Milo Manara is a legendary Italian comic book artist and illustrator, with a reputation for erotics. He writes and draws graphic novels, but is best known for his portrayal of the female form. Much loved and admired, his work gained notoriety in the US when he was commissioned by Marvel Comics for covers and to draw X-Women comic books written by Chris Claremont. He also drew the Desire chapter of Neil Gaiman's best-selling Endless graphic anthology. He recently gained much praise for his Caravaggio graphic novels.
But these last few weeks, living in lockdown in Italy, Manara has taken a very different attitude to posting images of women. Rather than the usual coquettishly-posed, bare-fleshed examples of male gaze, he has discovered a different appreciation of the female form in these troubled times. Posting his work to Facebook, he talks about his appreciation of doctors and nurses, ambulance drivers, cleaners, shop assistants, police, delivery workers and more. In terms of content matter, it is still recognisably his work, but it has a different focus. Here are some examples of what he has been drawing. We look forward to seeing more.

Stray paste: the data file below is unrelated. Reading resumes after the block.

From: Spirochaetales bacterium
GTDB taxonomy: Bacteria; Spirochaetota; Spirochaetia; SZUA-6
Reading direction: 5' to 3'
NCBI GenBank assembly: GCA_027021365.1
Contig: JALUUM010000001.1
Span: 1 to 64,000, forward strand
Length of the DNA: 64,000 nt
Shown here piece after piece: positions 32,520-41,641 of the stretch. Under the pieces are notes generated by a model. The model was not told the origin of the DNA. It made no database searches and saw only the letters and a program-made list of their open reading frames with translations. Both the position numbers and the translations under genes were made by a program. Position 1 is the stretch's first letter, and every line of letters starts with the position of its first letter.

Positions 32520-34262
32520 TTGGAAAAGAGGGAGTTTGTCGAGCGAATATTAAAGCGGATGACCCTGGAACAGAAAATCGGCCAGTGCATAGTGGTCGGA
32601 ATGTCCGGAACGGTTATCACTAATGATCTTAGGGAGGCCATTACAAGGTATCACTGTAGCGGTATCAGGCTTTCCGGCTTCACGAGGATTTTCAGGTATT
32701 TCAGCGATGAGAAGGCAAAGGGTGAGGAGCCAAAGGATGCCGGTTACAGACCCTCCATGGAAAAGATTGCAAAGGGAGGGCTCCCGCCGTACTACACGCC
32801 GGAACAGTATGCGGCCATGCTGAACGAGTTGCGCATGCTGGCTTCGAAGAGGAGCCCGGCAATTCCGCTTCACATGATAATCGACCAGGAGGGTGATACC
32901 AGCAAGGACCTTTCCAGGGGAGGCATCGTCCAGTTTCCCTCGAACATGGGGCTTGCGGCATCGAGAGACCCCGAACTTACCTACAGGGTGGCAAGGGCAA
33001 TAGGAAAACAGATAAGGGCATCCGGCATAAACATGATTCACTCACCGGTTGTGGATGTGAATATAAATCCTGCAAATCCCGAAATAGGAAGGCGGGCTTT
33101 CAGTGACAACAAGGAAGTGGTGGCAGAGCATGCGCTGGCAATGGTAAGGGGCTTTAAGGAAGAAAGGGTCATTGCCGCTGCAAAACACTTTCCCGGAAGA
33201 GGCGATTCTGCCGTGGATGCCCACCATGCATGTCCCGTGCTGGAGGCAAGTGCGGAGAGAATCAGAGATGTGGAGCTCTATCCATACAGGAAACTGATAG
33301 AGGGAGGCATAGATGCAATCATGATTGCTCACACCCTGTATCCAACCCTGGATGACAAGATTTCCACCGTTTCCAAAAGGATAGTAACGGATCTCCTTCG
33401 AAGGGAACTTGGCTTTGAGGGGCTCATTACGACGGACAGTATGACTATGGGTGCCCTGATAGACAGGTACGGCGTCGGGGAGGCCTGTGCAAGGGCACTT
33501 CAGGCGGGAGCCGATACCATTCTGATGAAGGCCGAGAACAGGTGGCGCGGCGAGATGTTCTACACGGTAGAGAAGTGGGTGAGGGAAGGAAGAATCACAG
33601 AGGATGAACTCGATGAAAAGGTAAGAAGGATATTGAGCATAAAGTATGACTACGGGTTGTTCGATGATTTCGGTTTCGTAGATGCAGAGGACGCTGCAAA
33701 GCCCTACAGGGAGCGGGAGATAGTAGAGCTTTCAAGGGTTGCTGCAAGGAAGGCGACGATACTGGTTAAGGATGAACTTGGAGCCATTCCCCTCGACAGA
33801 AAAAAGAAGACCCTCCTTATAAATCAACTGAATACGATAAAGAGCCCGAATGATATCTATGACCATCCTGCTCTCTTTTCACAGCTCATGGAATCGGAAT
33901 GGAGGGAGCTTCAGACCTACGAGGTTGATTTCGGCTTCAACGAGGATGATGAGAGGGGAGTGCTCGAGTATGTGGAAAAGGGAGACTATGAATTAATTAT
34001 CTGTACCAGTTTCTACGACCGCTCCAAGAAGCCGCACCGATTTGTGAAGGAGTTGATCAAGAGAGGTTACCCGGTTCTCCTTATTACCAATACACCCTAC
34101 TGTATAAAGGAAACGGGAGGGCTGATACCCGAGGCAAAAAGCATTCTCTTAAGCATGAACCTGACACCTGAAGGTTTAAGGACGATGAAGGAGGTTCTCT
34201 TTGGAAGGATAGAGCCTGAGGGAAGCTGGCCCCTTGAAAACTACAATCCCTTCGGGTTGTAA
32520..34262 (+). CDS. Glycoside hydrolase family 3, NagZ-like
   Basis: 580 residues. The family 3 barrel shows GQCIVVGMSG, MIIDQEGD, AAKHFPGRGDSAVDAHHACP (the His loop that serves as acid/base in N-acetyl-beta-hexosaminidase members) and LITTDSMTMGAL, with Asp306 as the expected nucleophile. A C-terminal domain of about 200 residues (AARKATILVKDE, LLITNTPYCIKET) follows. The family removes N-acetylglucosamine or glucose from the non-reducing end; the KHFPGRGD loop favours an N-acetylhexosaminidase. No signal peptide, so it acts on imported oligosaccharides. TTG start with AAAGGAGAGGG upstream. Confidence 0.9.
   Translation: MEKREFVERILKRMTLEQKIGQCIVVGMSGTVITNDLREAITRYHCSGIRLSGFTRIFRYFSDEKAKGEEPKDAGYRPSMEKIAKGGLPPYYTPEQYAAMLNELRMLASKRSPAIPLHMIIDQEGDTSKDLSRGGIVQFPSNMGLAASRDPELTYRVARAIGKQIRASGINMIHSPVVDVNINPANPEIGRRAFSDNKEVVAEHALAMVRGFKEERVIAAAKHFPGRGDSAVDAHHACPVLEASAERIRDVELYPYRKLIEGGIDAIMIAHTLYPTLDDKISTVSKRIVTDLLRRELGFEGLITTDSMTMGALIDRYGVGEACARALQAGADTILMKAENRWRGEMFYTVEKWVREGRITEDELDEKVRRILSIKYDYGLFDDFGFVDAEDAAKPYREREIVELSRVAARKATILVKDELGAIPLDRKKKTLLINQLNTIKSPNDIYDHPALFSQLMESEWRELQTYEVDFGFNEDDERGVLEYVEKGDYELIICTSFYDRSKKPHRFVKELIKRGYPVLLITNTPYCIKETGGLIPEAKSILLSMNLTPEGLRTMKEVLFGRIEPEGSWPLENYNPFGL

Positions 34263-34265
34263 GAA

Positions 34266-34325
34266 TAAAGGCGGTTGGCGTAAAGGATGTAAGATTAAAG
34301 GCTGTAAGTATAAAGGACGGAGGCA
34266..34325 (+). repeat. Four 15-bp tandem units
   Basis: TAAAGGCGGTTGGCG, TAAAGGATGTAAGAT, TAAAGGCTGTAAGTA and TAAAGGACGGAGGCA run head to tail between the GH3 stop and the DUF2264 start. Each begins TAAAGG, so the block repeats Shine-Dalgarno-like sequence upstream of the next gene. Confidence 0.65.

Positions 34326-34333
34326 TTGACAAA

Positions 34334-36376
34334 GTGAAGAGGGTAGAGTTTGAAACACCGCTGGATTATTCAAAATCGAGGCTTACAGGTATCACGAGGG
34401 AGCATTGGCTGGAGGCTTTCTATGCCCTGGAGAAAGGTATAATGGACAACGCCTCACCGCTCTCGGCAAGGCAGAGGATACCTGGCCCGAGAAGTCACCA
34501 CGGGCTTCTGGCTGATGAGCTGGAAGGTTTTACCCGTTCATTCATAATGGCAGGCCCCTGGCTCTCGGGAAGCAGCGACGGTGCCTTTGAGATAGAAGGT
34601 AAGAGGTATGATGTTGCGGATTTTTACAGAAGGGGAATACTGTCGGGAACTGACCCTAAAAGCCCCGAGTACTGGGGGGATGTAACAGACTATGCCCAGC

After architecture and painting studies, Manara made his comics debut in 1969 drawing for Genius, a series of pocket-books from publisher Furio Vanio. Manara's reputation for producing comics that revolve around elegant women caught up in unlikely and fantastical erotic scenarios such as Click in 1983, Butterscotch in 1986, and Hidden Camera in 1988. He gained greater literary appreciation after his similarly-themed gender-flipped adaptation of Gulliver's Travels. which led to his most recent historical graphic novels. He recently saw much of his work exhibited in Parisienne galleries.